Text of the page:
An independent review has provided Police with detailed advice on the opportunities and risks associated with the use of Facial Recognition Technology (FRT).
In responding to the review Police has decided it will not use live Facial Recognition technology without further detailed analysis, taking account of legal, privacy and human rights concerns – with a particular focus on the New Zealand context.
The independent expert review was conducted by Drs Nessa Lynch and Andrew Chen.
Police is now embarking on a Response Plan based on the 10 recommendations of the review, to ensure the safety and security of police staff and communities is at the forefront of our thinking.
“FRT is a subject that draws strong interest, and sometimes distrust and controversy along with it. However, with this technology’s fast paced development, there are also opportunities for more effective policing. Getting this balance right is imperative, and the review has given us clear guidance on the legal and ethical use of this technology,” says Deputy Chief Executive Mark Evans.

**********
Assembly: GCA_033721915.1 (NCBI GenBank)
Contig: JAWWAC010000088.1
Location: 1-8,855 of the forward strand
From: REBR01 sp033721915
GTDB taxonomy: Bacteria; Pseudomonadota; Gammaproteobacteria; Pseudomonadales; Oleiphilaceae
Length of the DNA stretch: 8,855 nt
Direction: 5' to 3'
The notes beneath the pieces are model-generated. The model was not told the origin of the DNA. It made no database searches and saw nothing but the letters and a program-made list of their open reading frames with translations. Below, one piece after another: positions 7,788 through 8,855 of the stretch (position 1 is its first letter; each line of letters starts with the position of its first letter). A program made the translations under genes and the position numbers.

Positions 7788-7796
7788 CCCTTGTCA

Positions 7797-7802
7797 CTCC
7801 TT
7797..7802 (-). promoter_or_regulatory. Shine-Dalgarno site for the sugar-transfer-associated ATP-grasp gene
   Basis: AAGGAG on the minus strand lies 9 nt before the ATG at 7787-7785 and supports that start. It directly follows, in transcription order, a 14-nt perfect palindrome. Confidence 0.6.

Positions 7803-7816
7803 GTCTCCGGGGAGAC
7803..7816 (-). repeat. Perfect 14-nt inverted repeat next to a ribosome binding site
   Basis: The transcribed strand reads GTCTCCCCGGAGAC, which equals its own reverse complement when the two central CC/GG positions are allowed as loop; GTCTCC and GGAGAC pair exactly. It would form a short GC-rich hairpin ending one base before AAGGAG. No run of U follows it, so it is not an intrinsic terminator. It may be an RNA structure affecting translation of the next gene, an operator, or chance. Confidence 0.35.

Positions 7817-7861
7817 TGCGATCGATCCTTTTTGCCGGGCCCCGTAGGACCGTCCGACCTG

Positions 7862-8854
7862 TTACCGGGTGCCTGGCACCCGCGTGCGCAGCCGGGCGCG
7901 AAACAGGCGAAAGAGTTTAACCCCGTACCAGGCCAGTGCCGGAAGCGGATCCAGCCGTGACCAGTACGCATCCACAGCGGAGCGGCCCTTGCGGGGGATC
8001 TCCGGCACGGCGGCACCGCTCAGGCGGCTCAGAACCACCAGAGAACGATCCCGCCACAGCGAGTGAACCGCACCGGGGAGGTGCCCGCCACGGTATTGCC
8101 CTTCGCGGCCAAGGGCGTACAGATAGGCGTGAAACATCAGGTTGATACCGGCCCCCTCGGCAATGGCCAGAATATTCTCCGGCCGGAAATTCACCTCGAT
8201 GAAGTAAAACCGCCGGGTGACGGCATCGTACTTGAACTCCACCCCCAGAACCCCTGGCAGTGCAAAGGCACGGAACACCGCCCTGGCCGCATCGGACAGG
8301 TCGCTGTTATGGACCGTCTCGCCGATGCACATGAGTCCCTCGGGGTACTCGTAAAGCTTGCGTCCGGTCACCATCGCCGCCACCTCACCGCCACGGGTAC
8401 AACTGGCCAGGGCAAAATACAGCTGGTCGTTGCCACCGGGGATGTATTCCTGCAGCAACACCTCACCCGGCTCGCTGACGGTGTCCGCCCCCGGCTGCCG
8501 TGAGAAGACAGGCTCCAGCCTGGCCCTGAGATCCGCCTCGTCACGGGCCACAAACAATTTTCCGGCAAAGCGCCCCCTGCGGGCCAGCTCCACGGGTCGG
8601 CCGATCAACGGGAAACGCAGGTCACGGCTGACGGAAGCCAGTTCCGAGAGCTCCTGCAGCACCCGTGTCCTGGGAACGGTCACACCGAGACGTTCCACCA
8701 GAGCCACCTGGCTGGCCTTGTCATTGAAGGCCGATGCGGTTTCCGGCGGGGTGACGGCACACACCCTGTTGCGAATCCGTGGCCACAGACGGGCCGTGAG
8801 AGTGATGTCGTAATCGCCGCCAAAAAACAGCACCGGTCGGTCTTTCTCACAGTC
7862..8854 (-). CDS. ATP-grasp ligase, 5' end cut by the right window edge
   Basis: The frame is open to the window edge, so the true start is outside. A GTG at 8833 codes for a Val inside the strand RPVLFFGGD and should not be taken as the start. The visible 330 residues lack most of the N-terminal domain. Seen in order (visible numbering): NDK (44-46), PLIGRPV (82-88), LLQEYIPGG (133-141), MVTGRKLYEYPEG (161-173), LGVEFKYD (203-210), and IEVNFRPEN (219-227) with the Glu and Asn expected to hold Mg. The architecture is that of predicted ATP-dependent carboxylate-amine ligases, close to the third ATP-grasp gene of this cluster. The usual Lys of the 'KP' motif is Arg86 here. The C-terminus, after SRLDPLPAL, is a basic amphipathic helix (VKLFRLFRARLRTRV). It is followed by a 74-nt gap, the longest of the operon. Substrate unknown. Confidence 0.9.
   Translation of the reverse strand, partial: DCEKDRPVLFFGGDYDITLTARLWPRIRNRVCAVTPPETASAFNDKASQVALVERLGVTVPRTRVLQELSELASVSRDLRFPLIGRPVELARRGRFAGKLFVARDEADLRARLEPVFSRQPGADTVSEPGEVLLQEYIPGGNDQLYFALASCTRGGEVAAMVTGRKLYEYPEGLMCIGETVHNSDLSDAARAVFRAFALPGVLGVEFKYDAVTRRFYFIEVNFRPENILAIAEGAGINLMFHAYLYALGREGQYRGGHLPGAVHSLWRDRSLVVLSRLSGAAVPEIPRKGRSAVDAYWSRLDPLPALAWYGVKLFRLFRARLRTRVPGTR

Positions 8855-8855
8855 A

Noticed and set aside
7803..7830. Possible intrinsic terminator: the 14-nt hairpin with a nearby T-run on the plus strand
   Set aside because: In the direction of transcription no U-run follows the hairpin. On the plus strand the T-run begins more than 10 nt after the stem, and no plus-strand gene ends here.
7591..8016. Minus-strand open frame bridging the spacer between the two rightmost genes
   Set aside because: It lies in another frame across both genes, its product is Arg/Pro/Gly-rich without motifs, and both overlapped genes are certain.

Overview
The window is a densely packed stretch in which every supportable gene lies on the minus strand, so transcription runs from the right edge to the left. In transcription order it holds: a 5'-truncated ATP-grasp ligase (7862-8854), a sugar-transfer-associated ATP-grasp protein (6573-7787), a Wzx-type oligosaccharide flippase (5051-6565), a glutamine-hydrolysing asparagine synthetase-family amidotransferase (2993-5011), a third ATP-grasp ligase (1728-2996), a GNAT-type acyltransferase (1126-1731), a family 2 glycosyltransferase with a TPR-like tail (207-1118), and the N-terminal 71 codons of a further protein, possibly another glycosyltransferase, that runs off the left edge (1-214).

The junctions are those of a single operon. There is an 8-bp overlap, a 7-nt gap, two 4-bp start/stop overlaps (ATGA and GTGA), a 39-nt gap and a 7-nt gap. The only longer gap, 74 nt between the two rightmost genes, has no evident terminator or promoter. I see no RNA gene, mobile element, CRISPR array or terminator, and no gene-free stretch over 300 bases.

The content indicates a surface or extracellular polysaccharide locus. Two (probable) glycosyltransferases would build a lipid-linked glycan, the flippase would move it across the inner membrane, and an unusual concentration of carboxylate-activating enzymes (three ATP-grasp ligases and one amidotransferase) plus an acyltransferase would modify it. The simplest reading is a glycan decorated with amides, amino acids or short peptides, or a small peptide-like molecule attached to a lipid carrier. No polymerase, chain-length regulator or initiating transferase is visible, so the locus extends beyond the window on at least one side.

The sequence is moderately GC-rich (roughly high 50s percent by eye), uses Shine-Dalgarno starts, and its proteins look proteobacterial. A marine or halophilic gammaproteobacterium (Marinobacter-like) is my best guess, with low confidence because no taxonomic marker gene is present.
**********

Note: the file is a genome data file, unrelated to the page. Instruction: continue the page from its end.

FRT is anything that uses an image of a person’s face, to support identification of that person. The scope of this technology is growing, and ranges from one on one comparison (ie, SmartGate system at the border), to Live Automated FRT – sophisticated camera software which can identify multiple people in large crowds.
As confirmed by the review Police does not currently use live Facial Recognition Technology.
“Police will not use live automated FRT until the impact from a security, privacy, legal, and ethical perspective is fully understood.
“Our Response Plan also ensures that Police use of FRT for identification purposes is clear and provides a best practice analysis of those we will use and why,” Mr Evans says.
Police’s Response Plan will adopt all 10 recommendations from the review, some of which are already in train.
“It is critical that we continue to use technology safely and responsibly, as accuracy and bias are key concerns for FRT. We are committing today to engaging with communities before we make any decisions on the use of Live FRT.
“This puts us in the best position to prepare for any considered future adoption of the technology,” says Mr Evans.